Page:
Hi, thank you for taking my question. Looking at statistics from North Carolina compared to surrounding States. North Carolina seems to be doing well. We have fewer deaths per 100,000 and fewer cases per 100,000 than several of our neighbors. One, are you speaking to neighboring governors about their efforts and two just the fact that neighboring States are not doing as good a job at controlling the increase of cases. Does that concern you that these folks would… Our borders are open and folks to be able to come in and perhaps it might affect our eventual case numbers.
Roy Cooper: (18:12)
We want every single State to impose interventions like stay at home orders and I think that even the federal government has encouraged States to do what it can in order to make sure that we’re exercising our social distancing and staying at home as much as possible. I do talk to other governors fairly frequently. We’re on a lot of conference calls together, but I’ve also had individual conversations.
Roy Cooper: (18:43)
Every single death is a tragedy. Every single person that contracts this virus I’m concerned about and we want to make sure that person gets the best medical care possible. That being said, I think that the interventions that we have put in place are working. The modeling has shown us that that’s a positive thing, but it is only one snapshot in time.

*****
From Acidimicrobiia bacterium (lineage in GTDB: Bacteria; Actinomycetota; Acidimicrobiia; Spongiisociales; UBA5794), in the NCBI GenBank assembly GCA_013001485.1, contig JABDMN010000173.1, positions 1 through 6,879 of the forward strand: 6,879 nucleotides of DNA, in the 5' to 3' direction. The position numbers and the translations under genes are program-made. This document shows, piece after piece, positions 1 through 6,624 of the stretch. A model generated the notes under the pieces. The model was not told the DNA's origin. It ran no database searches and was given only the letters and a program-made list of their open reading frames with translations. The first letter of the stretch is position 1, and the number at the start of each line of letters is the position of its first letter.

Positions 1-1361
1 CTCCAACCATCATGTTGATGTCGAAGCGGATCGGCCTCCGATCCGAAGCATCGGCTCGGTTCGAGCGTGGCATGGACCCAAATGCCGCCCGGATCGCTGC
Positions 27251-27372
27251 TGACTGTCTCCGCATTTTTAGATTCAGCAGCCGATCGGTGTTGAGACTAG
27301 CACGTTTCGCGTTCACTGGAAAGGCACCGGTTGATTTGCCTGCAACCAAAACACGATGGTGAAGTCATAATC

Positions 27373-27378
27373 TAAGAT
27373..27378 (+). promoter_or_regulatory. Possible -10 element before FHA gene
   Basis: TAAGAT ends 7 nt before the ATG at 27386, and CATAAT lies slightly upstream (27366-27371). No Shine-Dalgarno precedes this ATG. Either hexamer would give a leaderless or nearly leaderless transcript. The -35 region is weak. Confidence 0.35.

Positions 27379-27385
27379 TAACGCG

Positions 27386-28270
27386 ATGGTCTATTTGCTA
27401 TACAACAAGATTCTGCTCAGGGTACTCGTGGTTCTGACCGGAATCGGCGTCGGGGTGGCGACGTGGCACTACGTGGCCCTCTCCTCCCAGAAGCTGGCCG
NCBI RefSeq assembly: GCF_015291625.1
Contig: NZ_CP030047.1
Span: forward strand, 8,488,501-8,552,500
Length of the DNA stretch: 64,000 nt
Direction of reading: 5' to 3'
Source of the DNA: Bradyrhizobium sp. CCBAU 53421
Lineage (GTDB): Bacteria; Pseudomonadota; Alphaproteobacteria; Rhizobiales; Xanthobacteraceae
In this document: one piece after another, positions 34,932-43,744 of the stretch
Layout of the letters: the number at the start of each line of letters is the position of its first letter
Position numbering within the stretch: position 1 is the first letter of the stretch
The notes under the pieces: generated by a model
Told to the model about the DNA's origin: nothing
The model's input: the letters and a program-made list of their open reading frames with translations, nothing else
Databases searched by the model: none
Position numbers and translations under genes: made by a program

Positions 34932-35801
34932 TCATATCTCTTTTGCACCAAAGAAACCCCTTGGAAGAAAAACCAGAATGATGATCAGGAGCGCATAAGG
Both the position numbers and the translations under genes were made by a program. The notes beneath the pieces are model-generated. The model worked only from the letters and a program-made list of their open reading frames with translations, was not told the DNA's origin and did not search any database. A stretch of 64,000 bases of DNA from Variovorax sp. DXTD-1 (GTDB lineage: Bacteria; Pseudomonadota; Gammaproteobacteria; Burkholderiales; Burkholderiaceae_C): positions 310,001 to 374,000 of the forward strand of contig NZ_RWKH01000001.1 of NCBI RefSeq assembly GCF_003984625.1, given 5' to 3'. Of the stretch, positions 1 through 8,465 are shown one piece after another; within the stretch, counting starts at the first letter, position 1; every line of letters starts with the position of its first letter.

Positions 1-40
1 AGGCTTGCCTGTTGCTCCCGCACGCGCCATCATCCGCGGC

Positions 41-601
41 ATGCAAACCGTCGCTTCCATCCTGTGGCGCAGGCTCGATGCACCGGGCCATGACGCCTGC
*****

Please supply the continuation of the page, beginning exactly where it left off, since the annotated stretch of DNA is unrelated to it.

Roy Cooper: (19:11)
I think it shows us that we’ve got to continue to be persistent in what we’re doing while recognizing that we do need to get the economy going again and that we need to at some point be at a new normal that can help us put people to work but also protect the public safety. I think it will be important. And I think most everyone is urging States to do what they can. And it’s not like our neighboring States haven’t done anything. They have done some social distancing requirements and some interventions, and we’re going to continue to encourage everybody to do so because we’re all in this together and it’s pretty clear that social distancing works-
Roy Cooper: (20:03)
… and the interventions we’ve been doing are working. Just for right now, we’ve got to keep it up. Next question
Speaker 4: (20:28)
… that’s being done now to get us to a point that we could essentially reopen parts of our society. Can you start telling us what planning is going into that? What level of detail can you share with us that you’re looking at to determine when it really is going to be safe to do that?